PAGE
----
3 stars — DVD
I am the least likely person to review a football movie. Having been an overweight, unconfident boy; there was never a time I felt safe to play the game. In high school an aunt of mine insisted I try out for football because of my size. She must have been confusing my body mass with muscle mass. If I had not already felt like I did not belong on any of the high school sports teams, my gym class confirmed it for me. When a student was exceptionally brutal to another student in any competitive way, our gym teacher would only smile with a soft chuckle. This P.E. teacher took my fearfulness, absenteeism and various doctor notes to be excused from class as a sign of weakness. I always felt he chose to ignore the truth, that I was being abused and bullied in the class and locker room. That experience back then was what spurred me on to become a group fitness instructor. It took heart and determination for me to overcome all of my insecurities. Watching the same drive in 30 year old Philadelphian Vince Papale, played by Mark Wahlberg (The Fighter, Boogie Nights), kept bringing me to tears. This movie inspired from a true story was less about football and more about the heart and soul of a man. After his wife left him and he was cut from his substitute teaching job, Vince had no reason not to try out for his beloved Philadelphia Eagles football team when new coach Dick Vermeil, played by Greg Kinnear (Flash of Genius, Little Miss Sunshine), decided to have open tryouts. Despite being harassed, Vince would not give up, pushing himself beyond anything he had ever done before. One need not know anything about football to be inspired by this satisfying story. This was the type of role that Mark Wahlberg is best suited for, a working class easterner. Both he and Greg Kinnear were well matched in this drama. Elizabeth Banks (The Hunger Games, People Like Us) also fit well in her role as Janet Cantrell, a new bartender at the same bar Vince worked at a couple of nights a week. I love a story that allows the viewer to root for the underdog and after watching this great film I surprised myself by wishing I could have been a fan in the football stadium.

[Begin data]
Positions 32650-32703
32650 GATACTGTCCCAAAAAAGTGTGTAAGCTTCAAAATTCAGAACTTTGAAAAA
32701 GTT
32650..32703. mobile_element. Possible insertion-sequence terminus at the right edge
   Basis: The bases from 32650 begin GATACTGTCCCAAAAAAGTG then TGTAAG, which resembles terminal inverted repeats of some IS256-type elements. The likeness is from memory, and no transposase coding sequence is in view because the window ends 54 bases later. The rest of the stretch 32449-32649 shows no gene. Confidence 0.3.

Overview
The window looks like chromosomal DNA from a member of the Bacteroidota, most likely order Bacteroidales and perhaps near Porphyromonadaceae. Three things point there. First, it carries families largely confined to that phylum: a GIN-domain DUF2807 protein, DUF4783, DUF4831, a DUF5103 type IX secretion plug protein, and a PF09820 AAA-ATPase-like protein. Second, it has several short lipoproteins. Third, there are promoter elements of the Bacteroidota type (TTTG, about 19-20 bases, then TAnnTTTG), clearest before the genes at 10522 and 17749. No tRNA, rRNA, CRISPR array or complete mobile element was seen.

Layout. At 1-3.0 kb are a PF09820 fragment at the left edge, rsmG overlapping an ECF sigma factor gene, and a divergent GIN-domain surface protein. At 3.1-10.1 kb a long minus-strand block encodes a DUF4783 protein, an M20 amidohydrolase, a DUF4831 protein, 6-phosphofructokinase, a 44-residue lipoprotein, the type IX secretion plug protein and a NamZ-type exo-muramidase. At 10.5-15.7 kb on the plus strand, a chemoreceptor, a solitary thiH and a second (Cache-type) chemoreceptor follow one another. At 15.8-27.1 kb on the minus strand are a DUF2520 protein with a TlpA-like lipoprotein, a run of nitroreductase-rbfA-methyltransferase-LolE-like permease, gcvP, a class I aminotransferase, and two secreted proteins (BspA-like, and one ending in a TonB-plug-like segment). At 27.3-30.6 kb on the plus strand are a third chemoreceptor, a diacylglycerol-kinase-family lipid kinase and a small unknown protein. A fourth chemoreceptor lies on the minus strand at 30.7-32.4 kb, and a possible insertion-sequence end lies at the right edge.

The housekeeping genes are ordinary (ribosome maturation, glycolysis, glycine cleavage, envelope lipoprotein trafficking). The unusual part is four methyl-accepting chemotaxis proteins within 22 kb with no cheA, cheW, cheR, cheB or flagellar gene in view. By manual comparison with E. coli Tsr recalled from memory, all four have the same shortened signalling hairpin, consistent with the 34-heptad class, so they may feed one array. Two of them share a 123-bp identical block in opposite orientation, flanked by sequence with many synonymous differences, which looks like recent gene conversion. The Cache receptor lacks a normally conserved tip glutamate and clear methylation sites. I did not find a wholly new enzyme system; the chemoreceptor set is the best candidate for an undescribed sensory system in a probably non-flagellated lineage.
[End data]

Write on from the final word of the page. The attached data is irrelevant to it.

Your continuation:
3 stars — DVD
The fact that I do not follow team sports activities, preferring individual sports, and becoming so involved with this movie, should be a testament to the powerful story it told. After seeing the trailer and it winning the Oscar for best documentary, I decided to see it. The story was about volunteer football coach Bill Courtney and his Manassas Tiger high school football team from North Memphis. Having fallen on hard times when the major employer closed their factory, the crime and poverty rates had soared in the city. The football team, which should have been a source of pride, was on a long losing streak as the team had to deal with students dropping out or getting in trouble with the law. This film gave the audience an intimate glimpse into Mr Courtney’s life, as he devoted his time and energy to making something good happen for the players. Talk about reality, why don’t television networks make a reality show like this story? It was absolutely inspirational to see the transformation in the students, the coach, his family and the student’s parents as the football players started to work together as a team. For those of you, who saw the movie The Blind Side, think of this film as a grittier, real version of it. I do not know if I would even call this a documentary. It was so well done in telling the story about this incredible individual Bill Courtney, I would have walked out of the theater thinking Hollywood finally got it right.
3 1/2 stars